"I worked for him later, you know. I liked him. When I first met him, I told him how that concert had meant so very much for me. He looked pleased."
" 'Yes, yes. I reememberr eet. Zat vas good ... but also it vas strange, that concert....' "
"From his eyes I could see something was still puzzling him about it."
Dame Bertha then roared with laughter. "In fact," she said, "I knew what it was. I never told him, though. But ... shall I tell you?"
"Please," I said.
"The concerts bored my brother, Sam. But Miss Plumtree insisted he attend. She was generous - though not rich I think. She took us to the cheaper seats up behind the orchestra."
"Well, at those wartime concerts, the English ladies felt they must continue their war effort even as they enjoyed the music.
"So they came with their knitting! Socks for soldiers. 'Clicky-click' always accompanied the music. Even knitting was a weapon against Hitler.
"That night, Sam sat next to a stout knitting-lady. In the third movement, she dropped her ball of wool down into the orchestra. The ball rolled away and disappeared somewhere in the violin section. At first she didn't notice. Then - because the ball was trapped somewhere - she tugged hard and the wool broke.
"Sam decided to help. He crawled down into the orchestra searching for the lost ball.
"Then - this kept happening - the lights went out! It was the custom for the players to continue. They couldn't see the conductor, but never mind! Well ... Sam was never quite clear how, but he did manage to find the end of the wool.
"Or so he thought. He held it tightly all the way back to his seat. Nudging the lady, he handed it to her. And - still in the dark - with the fourth-movement trombones growling away now - she started again her sock.
"She did not know that the wool she was now knitting into her sock was no longer dull khaki. It was rainbow-colored. It came from the lower hem of the pullover of the renowned conductor. It was unravelling as fast as the lady's sock grew.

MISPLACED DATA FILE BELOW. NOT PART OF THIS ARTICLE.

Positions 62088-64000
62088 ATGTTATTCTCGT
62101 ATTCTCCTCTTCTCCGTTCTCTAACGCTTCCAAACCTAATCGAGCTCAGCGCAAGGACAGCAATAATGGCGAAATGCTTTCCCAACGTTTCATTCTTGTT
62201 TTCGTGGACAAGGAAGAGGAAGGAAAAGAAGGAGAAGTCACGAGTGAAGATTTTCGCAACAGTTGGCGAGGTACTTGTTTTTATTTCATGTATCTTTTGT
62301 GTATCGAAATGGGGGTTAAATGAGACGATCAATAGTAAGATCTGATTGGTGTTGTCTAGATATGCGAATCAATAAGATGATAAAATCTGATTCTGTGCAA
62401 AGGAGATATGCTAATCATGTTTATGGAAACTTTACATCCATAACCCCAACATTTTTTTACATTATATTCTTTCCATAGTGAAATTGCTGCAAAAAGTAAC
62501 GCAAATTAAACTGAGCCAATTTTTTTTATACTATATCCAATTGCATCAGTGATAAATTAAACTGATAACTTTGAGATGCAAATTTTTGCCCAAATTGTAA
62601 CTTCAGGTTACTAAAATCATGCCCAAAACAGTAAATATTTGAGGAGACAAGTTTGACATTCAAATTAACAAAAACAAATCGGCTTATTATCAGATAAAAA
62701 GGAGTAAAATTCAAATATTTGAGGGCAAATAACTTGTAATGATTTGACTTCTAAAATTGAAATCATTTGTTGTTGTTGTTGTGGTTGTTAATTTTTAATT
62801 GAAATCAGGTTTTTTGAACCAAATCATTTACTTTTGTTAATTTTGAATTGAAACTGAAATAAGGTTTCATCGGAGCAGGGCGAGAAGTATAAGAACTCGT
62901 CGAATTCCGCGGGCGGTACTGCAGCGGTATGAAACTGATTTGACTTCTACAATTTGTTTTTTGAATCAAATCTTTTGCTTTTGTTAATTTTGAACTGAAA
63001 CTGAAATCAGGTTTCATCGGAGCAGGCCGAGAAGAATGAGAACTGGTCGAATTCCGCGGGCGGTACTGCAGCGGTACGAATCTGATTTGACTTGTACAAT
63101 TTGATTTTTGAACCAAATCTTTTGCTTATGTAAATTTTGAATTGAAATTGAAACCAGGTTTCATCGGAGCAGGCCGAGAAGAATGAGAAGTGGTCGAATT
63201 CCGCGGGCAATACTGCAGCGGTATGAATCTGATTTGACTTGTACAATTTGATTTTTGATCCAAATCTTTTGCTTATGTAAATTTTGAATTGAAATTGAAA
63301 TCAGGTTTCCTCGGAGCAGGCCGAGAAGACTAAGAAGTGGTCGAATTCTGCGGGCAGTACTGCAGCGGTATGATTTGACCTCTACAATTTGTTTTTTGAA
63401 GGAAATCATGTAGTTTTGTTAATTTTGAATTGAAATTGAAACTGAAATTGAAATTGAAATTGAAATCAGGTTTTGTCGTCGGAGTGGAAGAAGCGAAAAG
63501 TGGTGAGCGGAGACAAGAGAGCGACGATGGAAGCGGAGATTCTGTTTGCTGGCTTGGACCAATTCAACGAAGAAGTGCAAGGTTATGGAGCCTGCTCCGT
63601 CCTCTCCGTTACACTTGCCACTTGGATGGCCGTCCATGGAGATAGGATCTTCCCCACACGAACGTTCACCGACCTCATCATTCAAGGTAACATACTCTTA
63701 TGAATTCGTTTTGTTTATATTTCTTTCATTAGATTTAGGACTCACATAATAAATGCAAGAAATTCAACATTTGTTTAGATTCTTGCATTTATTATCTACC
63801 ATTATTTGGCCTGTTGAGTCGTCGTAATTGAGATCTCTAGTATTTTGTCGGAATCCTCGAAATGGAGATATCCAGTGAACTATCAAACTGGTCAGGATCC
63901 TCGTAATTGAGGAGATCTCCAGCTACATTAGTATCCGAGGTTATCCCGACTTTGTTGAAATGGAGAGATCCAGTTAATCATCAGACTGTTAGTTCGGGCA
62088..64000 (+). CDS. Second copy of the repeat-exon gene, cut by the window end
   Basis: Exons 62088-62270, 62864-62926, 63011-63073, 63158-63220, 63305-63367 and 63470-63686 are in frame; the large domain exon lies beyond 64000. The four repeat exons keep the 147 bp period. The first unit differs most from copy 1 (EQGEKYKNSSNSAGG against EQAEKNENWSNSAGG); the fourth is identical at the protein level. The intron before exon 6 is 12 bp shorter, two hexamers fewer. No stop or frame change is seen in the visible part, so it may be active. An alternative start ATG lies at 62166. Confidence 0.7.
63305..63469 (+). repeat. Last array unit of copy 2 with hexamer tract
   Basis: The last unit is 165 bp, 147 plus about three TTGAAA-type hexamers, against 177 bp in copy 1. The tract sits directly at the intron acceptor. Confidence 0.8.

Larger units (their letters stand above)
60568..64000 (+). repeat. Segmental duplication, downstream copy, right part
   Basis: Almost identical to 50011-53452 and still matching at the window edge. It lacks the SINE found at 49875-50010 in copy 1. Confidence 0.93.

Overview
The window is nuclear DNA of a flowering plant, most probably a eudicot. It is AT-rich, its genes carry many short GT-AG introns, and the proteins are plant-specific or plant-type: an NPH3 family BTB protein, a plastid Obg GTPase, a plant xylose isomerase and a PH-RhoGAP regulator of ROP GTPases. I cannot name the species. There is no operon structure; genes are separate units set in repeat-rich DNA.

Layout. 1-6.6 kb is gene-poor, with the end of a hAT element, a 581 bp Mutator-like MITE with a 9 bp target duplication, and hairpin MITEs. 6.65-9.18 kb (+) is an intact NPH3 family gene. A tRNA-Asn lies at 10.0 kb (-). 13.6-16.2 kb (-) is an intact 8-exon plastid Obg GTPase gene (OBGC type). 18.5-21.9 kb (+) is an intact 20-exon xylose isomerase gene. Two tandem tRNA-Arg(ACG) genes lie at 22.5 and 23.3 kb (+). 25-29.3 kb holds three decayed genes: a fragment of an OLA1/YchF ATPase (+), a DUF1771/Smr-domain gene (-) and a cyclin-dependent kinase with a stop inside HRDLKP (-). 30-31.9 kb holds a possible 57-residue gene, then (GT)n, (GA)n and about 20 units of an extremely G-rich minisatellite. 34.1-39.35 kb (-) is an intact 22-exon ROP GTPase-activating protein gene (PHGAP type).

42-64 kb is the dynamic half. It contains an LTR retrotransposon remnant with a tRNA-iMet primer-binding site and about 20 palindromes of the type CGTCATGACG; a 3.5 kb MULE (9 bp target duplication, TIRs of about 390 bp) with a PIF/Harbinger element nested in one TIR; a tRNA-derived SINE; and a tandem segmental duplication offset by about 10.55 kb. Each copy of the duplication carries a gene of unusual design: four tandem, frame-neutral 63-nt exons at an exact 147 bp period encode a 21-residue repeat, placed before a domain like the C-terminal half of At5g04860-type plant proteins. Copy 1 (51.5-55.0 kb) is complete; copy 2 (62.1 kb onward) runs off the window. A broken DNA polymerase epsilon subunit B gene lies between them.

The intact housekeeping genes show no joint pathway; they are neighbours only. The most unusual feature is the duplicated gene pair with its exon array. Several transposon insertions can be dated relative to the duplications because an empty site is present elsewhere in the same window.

"The lights came on. Sam watched the lady finish her sock and start another. She never looked down. She was swept away - as I was - with that music!
"At last the final grand chords sounded - the symphony was over. The great conductor strode out and in, taking his endless bows. The wool unraveled even farther from his pullover. Then it caught round the first violinist's chair, which fell over with a crash. More bowing and striding and, at last, the clump of wool pulled so tight it snapped. The conductor wobbled slightly.
"The knitting-lady was pulling hard on her end, while also trying to clap, and a long strand of rainbow wool suddenly leaped up toward her like a cat.
"Sam was so excited, he couldn't wait to tell me all about it afterward!
"So you see, what it was that the great Feneketlen felt had been 'strange' about that concert must have been his discovery, when he arrived back home, that the back of his new rainbow-colored pullover had completely vanished.
"I fancy his grandmother never believed that he had not deliberately done it.
"And I fancy there was a soldier somewhere - in a prison camp in some Bavarian castle - who, unwrapping his Red Cross parcel one day, found in it a pair of very odd-colored socks. I'm sure he wore them proudly. But I suspect he, too, was a little puzzled...."
"So," I said, "it is to that evening that we owe the beginning of your remarkable interpretations of Brahms?"
"Well, I suppose, yes, that is so."
She smiled. "And, you know what it was that Sam was to become when he grew up?"
I looked at her questioningly.
"He became a wool-importer."